Reply With Quote Quick reply to this message
 
Old 10-24-2013, 11:34 AM
 
Location: Florida and New England
1,101 posts, read 1,310,505 times
Reputation: 1359
Quote:
Originally Posted by kcmo View Post
The point is that much of JoCo's "success" can be attributed to its long history of keeping out the blacks and staying "white" for so long (deep into the 90ís) while being so close to the urban core's assets and jobs (which it started poaching not long after first developing).

It simply can't be denied. The same can be said about Liberty, Lee's Summit etc, but on much smaller scale and with far less implications to KCMO (they were much further away, same state etc). From being shielded from KCMO school deseg issues (due to being in different state), to simply not allowing blacks to live there (in the 70ís and 80ís, not the 1920ís), JoCo has benefited tremendously from maintaining a mostly white, higher demographic population.
A couple of quibbles: Johnson County's residential racial covenants, just like those in KCMO proper, were un-enforceable and un-enforced by 1960. (They were ruled unconstitutional in 1949 IIRC, but the local courts didn't apply the ruling for another decade). This is observable if you look how neighborhoods and high schools "turned" over time. Central High in the 1950s, Westport and Paseo in the 1960s, Southwest in the 1970s.

JoCo did not overtly or explicitly disallow "blacks to live there" in the 1970s and 1980s. There was certainly residual private discrimination, but it was not public policy. In fact at least two JoCo public figures stated that they wanted a more integrated county -- contemporanous statements that I heard first-hand in the 1970s and 1980s.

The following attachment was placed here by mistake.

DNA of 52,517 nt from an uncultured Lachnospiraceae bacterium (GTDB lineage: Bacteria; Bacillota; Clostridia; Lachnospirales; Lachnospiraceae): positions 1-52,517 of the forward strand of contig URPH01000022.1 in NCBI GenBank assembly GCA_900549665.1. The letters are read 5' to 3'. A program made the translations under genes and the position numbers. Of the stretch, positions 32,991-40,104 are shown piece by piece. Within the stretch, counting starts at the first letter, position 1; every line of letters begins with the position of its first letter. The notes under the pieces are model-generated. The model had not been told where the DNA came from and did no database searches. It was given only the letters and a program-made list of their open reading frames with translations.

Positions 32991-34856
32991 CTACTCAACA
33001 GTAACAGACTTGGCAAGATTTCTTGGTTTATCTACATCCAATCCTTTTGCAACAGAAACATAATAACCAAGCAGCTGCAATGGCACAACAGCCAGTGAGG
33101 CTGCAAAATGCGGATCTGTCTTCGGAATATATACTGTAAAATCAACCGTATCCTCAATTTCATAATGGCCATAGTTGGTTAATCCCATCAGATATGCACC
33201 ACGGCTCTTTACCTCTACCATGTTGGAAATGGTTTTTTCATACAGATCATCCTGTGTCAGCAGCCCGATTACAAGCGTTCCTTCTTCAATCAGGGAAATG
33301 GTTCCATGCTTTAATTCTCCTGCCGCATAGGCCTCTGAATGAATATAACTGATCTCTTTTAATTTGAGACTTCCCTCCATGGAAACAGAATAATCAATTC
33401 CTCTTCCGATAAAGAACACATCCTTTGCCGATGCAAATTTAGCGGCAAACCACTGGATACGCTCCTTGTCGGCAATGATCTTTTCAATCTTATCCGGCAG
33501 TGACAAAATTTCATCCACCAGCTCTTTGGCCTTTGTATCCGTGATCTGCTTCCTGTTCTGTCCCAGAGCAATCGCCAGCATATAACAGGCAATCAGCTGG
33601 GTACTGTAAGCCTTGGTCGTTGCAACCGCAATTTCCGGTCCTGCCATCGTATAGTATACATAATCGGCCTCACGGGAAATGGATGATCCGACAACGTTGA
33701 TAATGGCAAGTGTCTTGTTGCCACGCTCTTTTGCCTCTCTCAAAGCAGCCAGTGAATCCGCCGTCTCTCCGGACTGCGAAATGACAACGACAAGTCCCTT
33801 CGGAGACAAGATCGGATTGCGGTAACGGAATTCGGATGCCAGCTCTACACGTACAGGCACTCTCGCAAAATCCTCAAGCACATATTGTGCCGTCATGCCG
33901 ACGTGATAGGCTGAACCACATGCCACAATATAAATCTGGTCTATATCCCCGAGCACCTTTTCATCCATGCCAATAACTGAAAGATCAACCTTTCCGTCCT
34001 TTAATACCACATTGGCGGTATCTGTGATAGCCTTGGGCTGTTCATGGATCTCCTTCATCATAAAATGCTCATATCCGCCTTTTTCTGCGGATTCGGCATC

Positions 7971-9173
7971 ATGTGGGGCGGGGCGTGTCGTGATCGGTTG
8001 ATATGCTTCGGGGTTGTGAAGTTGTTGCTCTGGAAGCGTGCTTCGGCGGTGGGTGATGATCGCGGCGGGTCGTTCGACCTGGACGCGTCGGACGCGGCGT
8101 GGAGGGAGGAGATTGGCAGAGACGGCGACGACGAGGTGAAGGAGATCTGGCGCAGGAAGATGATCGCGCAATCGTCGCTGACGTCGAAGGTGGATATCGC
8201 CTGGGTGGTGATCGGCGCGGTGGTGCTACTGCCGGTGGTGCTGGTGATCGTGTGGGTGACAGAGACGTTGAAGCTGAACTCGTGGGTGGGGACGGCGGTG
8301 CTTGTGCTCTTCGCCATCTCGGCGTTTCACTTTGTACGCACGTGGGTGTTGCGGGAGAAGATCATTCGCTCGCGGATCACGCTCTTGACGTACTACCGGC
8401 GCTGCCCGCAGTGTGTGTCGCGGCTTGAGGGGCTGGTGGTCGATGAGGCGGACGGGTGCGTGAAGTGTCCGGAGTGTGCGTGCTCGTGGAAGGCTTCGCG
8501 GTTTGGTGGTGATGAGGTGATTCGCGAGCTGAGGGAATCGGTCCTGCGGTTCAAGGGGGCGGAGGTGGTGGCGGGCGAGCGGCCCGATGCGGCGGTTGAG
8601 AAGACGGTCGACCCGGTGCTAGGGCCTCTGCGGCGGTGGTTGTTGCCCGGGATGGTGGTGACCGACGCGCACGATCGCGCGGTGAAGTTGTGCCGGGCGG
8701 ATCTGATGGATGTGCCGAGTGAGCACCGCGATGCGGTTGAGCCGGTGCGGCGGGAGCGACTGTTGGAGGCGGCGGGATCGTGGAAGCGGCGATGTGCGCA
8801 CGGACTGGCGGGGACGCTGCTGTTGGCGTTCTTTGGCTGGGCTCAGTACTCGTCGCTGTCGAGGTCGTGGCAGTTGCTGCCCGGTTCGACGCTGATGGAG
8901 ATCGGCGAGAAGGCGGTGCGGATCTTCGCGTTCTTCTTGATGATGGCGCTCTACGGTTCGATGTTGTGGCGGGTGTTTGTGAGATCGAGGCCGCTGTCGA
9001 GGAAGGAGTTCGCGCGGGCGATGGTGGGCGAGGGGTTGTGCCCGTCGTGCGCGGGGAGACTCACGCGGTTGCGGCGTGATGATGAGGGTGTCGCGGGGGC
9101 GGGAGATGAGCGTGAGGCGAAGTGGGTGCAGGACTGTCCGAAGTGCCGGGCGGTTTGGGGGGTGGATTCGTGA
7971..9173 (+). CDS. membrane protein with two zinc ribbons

Second quibble to a different post upthread, I knew the Krohs -- they were not overtly racist in the ways ascribed to J.C.Nichols. Both of the younger Kroh brothers were refined people, despite their later financial shenanigans, and at that time (and I believe still today) the notion of refinement precluded overt racism, which was perceived as a poor white man's condition. I doubt Nichols would have talked about race openly also, but I never met him. It's well proved that both firms included racially restrictive covenants as they developed Sunset Hill, Country Club, Mission Hills and beyond.
Reply With Quote Quick reply to this message
Please register to post and access all features of our very popular forum. It is free and quick. Over $68,000 in prizes has already been given out to active posters on our forum. Additional giveaways are planned.

Detailed information about all U.S. cities, counties, and zip codes on our site: City-data.com.


Reply
Please update this thread with any new information or opinions. This open thread is still read by thousands of people, so we encourage all additional points of view.

Quick Reply
Message:


Options
X
Data:
Loading data...
Based on 2000-2016 data
Loading data...

123
Hide US histogram

Over $104,000 in prizes was already given out to active posters on our forum and additional giveaways are planned!

Go Back   City-Data Forum > U.S. Forums > Missouri > Kansas City
Follow City-Data.com founder on our Forum or

All times are GMT -6.

© 2005-2018, Advameg, Inc.

City-Data.com - Archive 1, 2, 3, 4, 5, 6, 7, 8, 9, 10, 11, 12, 13, 14, 15, 16, 17, 18, 19, 20, 21, 22, 23, 24, 25, 26, 27, 28, 29, 30, 31, 32, 33, 34, 35 - Top